Loretta Castorini, a Brooklyn bookkeeper in her late 30s whose husband died several years earlier in a bus accident, decides it's time to get married again. So she accepts the proposal of a nice, middle-aged fellow named Johnny Cammareri. Loretta is convinced her first marriage was cursed because she and her husband had gotten married at City Hall; this time, she's determined to do things right, even as she admits to her mother, Rose, that she's not really in love with Johnny. (To which Rose replies: "Good. When you love them, they drive you crazy, 'cause they know they can." Rose speaks from rueful experience; she suspects, with good reason, that her husband, Cosmo, is cheating on her.) Loretta is convinced that marrying Johnny is the safe and sure thing to do - until she meets his estranged younger brother Ronny, who tends the ovens in a neighborhood bakery. Loretta discovers that in startling contrast to the pleasant, mild-mannered Johnny, Ronny is moody and passionate; what follow... Written by
Eugene Kim <email@example.com>
Life. Family. Love.
Did You Know?
When Johnny hails a cab at the airport after his return from Sicily, he asks the driver to take him to "19 Cranberry Street, Brooklyn." This is a real house located a few blocks from the East River, just like the exteriors shown in the movie. See more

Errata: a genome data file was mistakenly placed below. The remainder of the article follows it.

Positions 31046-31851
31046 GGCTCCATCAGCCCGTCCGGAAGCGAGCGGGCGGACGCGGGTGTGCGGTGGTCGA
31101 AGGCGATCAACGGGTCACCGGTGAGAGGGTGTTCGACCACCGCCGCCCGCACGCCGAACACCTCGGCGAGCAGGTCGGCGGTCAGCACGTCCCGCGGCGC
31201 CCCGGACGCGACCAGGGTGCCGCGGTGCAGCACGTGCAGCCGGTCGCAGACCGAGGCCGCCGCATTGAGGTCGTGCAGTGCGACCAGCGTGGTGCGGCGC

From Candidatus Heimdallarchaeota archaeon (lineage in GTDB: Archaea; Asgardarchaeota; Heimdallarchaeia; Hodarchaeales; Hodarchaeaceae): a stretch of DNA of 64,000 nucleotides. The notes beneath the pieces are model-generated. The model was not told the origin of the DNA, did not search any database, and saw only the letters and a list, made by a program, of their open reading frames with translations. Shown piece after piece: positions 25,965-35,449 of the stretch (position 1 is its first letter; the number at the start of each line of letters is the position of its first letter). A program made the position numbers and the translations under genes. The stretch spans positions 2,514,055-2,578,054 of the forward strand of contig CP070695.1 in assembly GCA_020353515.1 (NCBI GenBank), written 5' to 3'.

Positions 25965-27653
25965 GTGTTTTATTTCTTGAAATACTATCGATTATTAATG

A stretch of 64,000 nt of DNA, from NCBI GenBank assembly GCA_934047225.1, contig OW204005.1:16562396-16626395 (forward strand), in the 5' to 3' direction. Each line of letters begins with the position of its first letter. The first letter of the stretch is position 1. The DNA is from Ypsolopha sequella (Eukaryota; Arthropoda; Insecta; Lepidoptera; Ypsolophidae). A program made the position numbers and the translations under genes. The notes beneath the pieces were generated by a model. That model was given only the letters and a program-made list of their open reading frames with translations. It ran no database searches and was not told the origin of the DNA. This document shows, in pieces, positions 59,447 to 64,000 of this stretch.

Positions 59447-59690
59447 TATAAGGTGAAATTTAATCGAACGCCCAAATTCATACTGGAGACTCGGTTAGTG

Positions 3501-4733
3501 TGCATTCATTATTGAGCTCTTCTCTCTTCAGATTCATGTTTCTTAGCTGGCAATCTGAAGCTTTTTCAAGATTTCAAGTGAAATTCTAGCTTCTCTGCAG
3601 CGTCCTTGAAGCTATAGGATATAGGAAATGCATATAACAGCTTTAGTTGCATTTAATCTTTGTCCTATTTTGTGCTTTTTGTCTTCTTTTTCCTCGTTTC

When Loretta sits down at Ronnie's kitchen table, a cup and saucer are near her right elbow. In the next "wide" shot, they are gone. See more
[Loretta accepts to marry Ronny instead of Ronny's brother Johnny, her ex-fiancé, in front of her family. Loretta's grandfather, the Old Man, starts to cry
What's the matter, Pop?
Featured in And the Oscar Goes To...
Performed by Renata Tebaldi
and Carlo Bergonzi
Courtesy of Polygram Special Projects, a division of Polygram Records, Inc.
Music by Giacomo Puccini
Libretto by Giuseppe Giacosa
and Luigi Illica
with Orchestra dell'Accademia Nazionale di Santa Cecilia (uncredited)
Conducted by Tullio Serafin
(Act I: "Questo 'Mar Rosso' mi ammollisce e assidera" / Act I: "O soave fanciulla" / Act II: "Quando men' vo" / Act III: "Addio... Donde lieta usci al tuo grido d'amore") See more